Management Zones and Crop Variability

“…drone images and vegetation indices have been used as an alternative to apply only in areas where it is really necessary.”

Adão Felipe dos Santos is an agronomist from the Federal University of Tocantins, and has a master’s and doctoral degree in plant production from the Universidade Estadual Paulista Júlio de Mesquita Filho, Jaboticabal campus. Santos works in the areas of precision agriculture, remote sensing, productivity prediction models based on artificial intelligence and management of inputs to reduce environmental impacts.

The management of spatial and temporal variability (regions of a crop that presents different yield or rainfall incidence, for example) of the crops has improved the management of inputs and resources within the properties with the adoption of precision agriculture techniques. These techniques maximize the productive potential, prioritizing the allocation of resources in areas where there is a greater probability of return and, consequently, greater profitability.

Among the variability management strategies, the use of harvest maps (maps that inform the amount of product harvested in each part of the crop) from harvesters equipped with a global navigation satellite system (GNSS) can be a starting point for most farmers.

The identification of areas with greater productive potential can be easily observed through harvest maps, and together with other tools, such as satellite images, soil electrical conductivity and elevation maps, the so-called management zones (ZM) can be generated.

It is essential to use more than one crop of the crop maps, since the spatial variability of productivity may or may not be stable over time. Furthermore, for the creation of a concise and effective management zone, parameters that do not change easily, such as area relief, texture, depth of soil horizons, and water storage capacity must be considered.

With the definition of the ZM, the treatment can be done more efficiently, since it is possible to carry out applications at different rates of sowing and fertilizers, being able to recommend different genotypes and fertilization for each of the ZMs. In addition to these advantages, varied rate applications during crop development through drone images and vegetation indices have been used as an alternative to apply only in areas where it is really necessary.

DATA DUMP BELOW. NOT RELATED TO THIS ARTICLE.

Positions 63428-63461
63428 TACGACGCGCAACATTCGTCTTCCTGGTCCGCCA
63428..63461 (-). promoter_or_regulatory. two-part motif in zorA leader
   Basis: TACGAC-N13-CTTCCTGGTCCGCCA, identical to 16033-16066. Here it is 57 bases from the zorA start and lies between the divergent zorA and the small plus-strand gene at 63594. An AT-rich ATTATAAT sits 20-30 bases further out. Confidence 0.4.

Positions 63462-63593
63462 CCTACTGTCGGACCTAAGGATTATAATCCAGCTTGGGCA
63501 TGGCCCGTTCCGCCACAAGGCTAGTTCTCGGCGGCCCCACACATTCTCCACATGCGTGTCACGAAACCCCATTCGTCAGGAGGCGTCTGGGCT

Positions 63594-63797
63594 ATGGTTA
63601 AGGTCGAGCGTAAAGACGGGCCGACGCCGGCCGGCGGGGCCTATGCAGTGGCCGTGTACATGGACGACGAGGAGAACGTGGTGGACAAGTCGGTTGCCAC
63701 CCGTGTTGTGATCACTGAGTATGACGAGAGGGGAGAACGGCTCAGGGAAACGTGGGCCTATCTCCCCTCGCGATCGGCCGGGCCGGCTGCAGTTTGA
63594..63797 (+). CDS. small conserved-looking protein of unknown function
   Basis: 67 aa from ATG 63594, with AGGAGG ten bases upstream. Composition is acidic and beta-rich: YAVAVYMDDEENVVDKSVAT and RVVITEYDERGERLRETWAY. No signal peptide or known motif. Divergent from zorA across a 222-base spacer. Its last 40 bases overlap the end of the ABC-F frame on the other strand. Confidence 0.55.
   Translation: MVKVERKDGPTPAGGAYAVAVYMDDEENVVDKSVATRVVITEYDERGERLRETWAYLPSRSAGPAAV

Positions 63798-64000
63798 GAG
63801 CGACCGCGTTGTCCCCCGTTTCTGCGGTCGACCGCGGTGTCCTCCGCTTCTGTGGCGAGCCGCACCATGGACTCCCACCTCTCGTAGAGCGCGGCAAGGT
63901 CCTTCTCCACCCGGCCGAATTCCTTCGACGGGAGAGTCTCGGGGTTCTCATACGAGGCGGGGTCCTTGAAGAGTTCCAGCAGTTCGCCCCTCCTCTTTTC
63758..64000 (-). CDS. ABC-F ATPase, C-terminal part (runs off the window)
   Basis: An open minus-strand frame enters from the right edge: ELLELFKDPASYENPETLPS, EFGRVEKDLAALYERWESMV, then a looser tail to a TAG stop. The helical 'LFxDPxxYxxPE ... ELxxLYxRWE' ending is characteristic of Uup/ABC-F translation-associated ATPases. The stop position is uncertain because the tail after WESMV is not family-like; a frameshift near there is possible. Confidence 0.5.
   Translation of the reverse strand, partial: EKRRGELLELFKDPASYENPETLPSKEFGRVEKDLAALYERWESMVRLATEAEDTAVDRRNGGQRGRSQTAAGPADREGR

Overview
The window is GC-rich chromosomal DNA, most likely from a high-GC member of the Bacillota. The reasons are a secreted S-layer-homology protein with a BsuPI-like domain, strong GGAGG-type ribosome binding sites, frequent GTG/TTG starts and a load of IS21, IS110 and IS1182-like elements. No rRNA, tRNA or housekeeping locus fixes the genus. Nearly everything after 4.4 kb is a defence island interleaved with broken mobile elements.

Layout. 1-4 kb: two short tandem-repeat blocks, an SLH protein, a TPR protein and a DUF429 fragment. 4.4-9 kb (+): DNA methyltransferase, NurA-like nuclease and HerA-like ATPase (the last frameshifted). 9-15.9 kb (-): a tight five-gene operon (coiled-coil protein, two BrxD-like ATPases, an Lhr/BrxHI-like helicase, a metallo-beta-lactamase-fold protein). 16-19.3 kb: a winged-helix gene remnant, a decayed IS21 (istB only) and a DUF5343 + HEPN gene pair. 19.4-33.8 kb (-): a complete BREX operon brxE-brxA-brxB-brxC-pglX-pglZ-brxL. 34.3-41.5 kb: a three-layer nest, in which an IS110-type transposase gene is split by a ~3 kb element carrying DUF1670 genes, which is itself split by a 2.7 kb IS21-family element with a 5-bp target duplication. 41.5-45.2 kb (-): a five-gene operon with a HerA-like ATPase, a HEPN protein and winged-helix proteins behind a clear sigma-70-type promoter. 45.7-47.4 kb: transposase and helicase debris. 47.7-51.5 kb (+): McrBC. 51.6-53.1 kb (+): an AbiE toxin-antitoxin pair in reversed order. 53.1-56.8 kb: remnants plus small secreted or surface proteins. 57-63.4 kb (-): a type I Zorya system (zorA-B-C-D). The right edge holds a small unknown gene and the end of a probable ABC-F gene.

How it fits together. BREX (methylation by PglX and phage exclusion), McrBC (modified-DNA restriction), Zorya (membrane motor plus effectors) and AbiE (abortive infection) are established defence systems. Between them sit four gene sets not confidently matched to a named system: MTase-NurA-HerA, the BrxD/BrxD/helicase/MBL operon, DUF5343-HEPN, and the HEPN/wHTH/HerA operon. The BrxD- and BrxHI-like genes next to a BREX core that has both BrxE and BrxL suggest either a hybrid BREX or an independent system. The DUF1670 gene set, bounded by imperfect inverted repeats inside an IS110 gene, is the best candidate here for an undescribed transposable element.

An example of this type of management is the application of variable rate growth regulators to cotton. In addition, nitrogen (N) coverage applications in wheat and corn have used on-the-go sensors, which capture the reflectance of plants, generating NDVI, NDRE, GNDVI indices, and relating these values to the nutritional status of the plants for determine, through algorithms, the need to apply N in coverage.

However, in this type of prescription, zones of low productive potential will receive more fertilizer, which may not be as efficient, as it is an area of low vigor compared to the zone of high vigor. Thus, when ZM are considered in stand management, they should be associated with optimal N rate values, maximizing prescription efficiency.

Despite the advantages of using this type of technique, one of the main problems is related to the ability to analyze data and create management zones. Thus, it is essential that more professionals linked to agronomy understand the processes and know how to obtain and filter data to be used within each field.

Productivity map interpolated using Krigagem after error filtering process (a) NDVI map calculated from sentinel-2 images (b), Elevation map interpolated through kriging (c); Example of definition of Management Zones considering 3 classes. **Production area in the south of Minas Gerais assisted by the Research and Extension Group in Digital Agriculture at UFLA (GEPAD/UFLA)



Data Driven Farming